What is Open Access?
Open Access (OA) is all about sharing research freely and openly. The fundamental principle underlying OA is that research funded by the public should be freely available to the public. For the typical researcher this means that a copy of a research paper should be placed online as soon as possible after publication or completion with no restrictions on who can access, view or download it. In this way OA bypasses current obstacles to access such as the prohibitive cost of journal subscriptions, coupled with restrictive licences, that exclude most people from viewing research.
Open Access as a movement has been around for at least a decade. Support has grown significantly in the UK over the last few years for the following reasons:
- Government-driven policy on widening access to research - a response to the Finch Report
- OA as a principle has been taken up by many of the major research funders, including the Research Councils (RCUK) and The Wellcome Trust. All Research Councils now require that research funded by them is put on OA by some method.
- HEFCE has introduced an OA Policy for the post-2014 REF. The main points of the policy are:
- it will be compulsory to make all research outputs accepted for publication after 1 April 2016 Open Access in an institutional or subject repository within 3 months of acceptance. This applies to journal articles and conference proceedings, but other formats and an earlier start date are encouraged
- outputs should be in a readable format so that they can be searched and re-used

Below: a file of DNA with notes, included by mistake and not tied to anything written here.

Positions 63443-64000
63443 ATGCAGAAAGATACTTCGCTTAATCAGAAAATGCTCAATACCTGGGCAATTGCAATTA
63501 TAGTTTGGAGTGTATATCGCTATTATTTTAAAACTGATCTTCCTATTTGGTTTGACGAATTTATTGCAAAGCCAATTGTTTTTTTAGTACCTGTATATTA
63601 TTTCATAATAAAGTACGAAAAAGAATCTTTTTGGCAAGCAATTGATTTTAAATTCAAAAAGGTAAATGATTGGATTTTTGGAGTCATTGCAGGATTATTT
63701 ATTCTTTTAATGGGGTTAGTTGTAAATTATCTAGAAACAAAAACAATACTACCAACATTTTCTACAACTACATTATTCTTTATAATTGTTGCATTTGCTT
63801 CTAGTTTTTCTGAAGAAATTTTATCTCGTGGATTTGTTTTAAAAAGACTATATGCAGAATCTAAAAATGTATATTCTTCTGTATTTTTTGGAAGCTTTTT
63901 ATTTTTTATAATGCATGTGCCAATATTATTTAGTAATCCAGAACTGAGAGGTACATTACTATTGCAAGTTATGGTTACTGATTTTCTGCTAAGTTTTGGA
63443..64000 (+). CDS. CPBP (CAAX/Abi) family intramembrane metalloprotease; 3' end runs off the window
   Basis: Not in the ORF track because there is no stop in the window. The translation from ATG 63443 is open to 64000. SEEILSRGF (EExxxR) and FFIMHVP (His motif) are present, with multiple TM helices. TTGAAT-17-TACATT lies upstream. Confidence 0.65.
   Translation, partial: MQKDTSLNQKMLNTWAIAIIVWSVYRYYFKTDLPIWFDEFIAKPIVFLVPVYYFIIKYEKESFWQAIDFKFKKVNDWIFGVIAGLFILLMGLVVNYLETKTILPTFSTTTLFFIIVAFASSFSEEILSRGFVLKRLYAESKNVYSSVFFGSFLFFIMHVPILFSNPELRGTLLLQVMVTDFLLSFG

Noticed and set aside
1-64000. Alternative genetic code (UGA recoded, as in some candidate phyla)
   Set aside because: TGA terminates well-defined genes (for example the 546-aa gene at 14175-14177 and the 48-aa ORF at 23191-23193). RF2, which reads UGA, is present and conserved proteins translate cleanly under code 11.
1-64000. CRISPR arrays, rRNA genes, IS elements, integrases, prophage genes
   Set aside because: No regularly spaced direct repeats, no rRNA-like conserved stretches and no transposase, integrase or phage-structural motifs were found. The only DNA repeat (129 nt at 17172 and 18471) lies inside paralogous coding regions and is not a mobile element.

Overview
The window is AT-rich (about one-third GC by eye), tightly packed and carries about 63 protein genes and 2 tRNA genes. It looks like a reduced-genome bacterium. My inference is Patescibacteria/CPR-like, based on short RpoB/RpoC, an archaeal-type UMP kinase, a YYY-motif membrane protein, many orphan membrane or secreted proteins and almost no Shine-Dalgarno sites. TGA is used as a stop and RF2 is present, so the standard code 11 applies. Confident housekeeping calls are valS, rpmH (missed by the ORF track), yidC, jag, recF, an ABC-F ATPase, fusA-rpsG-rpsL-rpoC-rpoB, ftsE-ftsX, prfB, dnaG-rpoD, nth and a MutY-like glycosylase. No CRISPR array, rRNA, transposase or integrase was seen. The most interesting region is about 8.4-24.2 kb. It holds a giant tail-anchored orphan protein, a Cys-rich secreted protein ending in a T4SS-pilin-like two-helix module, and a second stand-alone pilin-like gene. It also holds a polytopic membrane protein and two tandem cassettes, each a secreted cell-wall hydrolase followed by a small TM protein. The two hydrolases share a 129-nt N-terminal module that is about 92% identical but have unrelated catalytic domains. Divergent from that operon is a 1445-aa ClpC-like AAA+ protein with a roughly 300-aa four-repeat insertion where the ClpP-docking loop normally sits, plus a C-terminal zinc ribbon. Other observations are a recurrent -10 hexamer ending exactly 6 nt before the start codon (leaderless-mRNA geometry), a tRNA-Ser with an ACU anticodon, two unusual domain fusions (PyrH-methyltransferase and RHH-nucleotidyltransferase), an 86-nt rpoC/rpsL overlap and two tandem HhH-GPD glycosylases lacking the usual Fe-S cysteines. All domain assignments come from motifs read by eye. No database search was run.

- outputs should be properly attributed
There are two main routes to Open Access: Green and Gold. Please see How Do I... for further information.
Join our LOAF (Lancaster Open Access Forum) email distribution list!
This is a closed list for members of Lancaster University and is used to provide regular updates on developments in Open Access. We would also like to encourage list members to use the list for sharing practice and experiences as well as more general discussions on this theme.
To subscribe to the list then send an email to email@example.com and type (in the body of the mail message) subscribe loaf. There is no need to add a subject to the email.
Why should I put my research on Open Access?
Open Access is not just about benefiting the general public, there are clear benefits to individual researchers and their institutions:
- Increased visibility of research and researchers, helping you to reach new audiences
- Increased impact: Open Access research is cited more frequently
- Research lifecycle can be accelerated: published, read, cited, built on
- Compliance with funder mandates
- Creation of new collaborative opportunities and exchange of knowledge
- Public good: sharing scholarship and intellectual wealth
Research that is openly and freely available will be found more easily through, for example, Google, Google Scholar, specialist search engines such as BASE, and harvesters that trawl the web aggregating related content.
A number of recent studies have clearly demonstrated that putting research on OA increases the number of times it is cited. Additionally, the research lifecycle may be speeded up – it is quicker to get research out there and noticed and it can make collaborating and sharing easier.
Lancaster University is committed to ensuring that the outputs of our research are made readily available to anyone who would benefit from them. See Lancaster University's Statement on OA:
Find out more about the Open Access movement
- Listen to Sir Mark Walport, Chief Executive of the Wellcome Trust, on why Open Access is important
- Stevan Harnad’s open access web pages
- Go Open Access, a series of short films aiming to promote wider awareness and understanding of Open Access
- Neelie Kroes, Vice-President of the European Commission, on libraries, access to knowledge and Open Access
- Open Access Implementation Group
- Where next with Open Access? A presentation by Martin Hall, Chair of the Open Access Implementation Group and Vice Chancellor of the University of Salford (predates Finch Report and RCUK policy)
- Web pages from the Open Citation Project on the effect of Open Access and downloads on citation impact
- The Scholarly Publishing & Academic Resources Coalition (SPARC) section on Open Access
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